The water in the cenotes tends to be cool as the water comes from underground so they are great for a refreshing swim to cool off from the hot Mexican sunshine.
In Mayan times a number of the cenotes were used for sacrificial purposes and objects such as gold, pottery and even human and animal remains have been found at the bottom of some cenotes.
The cenotes on the Yucatan Peninsula are a mix of open, semi-open or underground:
- Open cenotes: these are caves which have completely collapsed in on themselves and are exposed to the sky. These are our favourite as you can swim under the blue skies, the water is a pleasant temperature and there are usually lots of areas to relax by the water. The Ek Balam Cenote Xcanche is open air. Our other favorite open cenotes are Cenote Azul, one of the best Playa Del Carmen cenotes, Cenote Zacil-Ha and Cenote Carwash in nearby Tulum and Cenote Oxman near Valladolid.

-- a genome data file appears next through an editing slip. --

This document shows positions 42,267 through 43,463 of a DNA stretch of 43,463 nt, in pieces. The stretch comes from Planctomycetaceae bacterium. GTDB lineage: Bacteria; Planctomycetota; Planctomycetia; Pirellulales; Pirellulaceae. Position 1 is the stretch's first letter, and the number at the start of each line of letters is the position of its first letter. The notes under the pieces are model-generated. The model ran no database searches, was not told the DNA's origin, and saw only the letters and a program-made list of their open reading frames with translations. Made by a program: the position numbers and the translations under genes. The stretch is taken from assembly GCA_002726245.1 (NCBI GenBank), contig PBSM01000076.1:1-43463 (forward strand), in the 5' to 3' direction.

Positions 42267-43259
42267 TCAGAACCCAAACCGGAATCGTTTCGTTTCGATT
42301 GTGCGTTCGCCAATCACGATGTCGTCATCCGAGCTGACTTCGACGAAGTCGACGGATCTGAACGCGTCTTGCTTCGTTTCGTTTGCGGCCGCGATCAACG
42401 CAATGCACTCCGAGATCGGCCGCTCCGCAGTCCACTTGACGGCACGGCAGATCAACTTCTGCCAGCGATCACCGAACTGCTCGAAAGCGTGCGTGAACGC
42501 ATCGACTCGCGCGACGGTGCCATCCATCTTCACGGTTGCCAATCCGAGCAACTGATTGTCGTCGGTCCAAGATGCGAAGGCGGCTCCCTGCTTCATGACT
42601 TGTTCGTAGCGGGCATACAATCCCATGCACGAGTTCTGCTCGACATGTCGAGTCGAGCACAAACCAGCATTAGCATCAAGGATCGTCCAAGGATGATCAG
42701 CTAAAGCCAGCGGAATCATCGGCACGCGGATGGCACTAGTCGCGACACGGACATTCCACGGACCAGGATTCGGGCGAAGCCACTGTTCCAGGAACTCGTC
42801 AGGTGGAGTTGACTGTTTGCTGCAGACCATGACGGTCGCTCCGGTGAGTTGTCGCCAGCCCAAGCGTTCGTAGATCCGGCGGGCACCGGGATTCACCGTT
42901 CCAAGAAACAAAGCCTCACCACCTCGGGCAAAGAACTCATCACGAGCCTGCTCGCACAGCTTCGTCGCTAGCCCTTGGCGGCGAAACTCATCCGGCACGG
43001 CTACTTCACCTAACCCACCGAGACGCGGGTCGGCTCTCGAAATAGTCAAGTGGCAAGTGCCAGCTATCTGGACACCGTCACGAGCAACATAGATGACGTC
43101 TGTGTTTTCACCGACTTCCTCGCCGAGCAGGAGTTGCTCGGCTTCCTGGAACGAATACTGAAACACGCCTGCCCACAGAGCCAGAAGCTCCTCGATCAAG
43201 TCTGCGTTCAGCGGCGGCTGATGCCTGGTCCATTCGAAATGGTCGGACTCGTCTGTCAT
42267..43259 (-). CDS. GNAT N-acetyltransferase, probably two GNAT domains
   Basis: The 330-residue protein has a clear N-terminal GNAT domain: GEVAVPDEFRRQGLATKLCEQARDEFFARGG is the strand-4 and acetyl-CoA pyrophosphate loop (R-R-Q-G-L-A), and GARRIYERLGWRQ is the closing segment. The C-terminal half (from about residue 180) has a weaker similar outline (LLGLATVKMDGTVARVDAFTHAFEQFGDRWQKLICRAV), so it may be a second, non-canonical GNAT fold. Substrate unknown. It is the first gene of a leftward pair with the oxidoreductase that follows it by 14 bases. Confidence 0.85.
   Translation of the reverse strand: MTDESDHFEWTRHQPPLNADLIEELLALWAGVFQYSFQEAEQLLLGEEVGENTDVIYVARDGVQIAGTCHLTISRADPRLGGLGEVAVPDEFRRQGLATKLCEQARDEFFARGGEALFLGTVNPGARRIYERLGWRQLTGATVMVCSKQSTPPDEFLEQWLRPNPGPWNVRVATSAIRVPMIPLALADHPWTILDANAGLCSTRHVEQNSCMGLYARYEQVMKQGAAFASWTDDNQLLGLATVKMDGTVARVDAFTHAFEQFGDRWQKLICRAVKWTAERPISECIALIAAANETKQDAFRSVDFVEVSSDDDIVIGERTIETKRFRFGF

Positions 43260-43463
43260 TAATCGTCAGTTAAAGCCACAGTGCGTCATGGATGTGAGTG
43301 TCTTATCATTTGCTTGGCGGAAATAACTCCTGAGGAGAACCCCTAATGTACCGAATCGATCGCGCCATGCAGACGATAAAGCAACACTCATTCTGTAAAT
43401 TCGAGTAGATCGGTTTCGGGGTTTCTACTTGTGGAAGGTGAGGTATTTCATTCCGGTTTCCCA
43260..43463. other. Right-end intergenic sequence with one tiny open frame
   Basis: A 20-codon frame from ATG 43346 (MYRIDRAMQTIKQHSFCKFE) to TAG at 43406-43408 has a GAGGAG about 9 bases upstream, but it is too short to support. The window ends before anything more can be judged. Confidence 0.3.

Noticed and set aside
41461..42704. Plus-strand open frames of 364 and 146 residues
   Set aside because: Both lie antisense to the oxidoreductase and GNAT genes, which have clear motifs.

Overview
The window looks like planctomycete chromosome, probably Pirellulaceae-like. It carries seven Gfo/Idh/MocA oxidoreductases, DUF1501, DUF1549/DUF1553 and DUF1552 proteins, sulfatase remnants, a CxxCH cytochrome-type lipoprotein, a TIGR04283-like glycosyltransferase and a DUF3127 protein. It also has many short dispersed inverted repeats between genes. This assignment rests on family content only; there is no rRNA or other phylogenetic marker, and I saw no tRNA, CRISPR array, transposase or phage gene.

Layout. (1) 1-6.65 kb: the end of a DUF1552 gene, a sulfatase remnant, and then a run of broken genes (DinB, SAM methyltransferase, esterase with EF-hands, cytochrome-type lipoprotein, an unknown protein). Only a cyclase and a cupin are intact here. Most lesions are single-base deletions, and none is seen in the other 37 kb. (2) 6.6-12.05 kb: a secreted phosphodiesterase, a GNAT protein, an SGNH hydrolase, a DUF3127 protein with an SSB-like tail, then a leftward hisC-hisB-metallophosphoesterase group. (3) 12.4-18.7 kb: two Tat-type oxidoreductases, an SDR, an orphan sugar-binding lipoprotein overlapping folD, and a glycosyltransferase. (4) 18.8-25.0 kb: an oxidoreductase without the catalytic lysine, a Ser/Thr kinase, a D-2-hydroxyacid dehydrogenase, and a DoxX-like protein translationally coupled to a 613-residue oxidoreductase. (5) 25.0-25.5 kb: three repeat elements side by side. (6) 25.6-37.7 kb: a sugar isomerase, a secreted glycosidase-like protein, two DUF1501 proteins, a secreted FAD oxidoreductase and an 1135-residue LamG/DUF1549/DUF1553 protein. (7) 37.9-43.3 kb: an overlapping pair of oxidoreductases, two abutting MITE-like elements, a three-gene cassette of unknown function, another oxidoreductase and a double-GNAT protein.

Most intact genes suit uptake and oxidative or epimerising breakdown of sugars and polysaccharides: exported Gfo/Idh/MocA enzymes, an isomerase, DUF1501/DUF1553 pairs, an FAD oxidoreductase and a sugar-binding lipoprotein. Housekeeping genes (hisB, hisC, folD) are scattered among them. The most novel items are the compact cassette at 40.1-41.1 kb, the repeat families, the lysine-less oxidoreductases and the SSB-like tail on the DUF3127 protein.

- Semi-open cenotes: these cenotes are mostly underground but have small openings in the ceiling where light and fresh air come in. These cenotes can be particularly beautiful as the light beams illuminate the crystal clear water below. Our favorite semi-open cenote is Cenote Ik Kil which can be visited as part of a day trip to Chichen Itza and Cenote Samula, a cenote near Valladolid.
- Underground cenotes: these cenotes are completely underground in a cave system and have no natural light to illuminate the cenote water. The three cenotes near the Coba ruins (Cenote Choo-Ha, Multum-Ha and Tamchach-Ha) are amazing underground cenotes you can easily visit from Playa Del Carmen on a longer stay.
Visiting Gran Cenote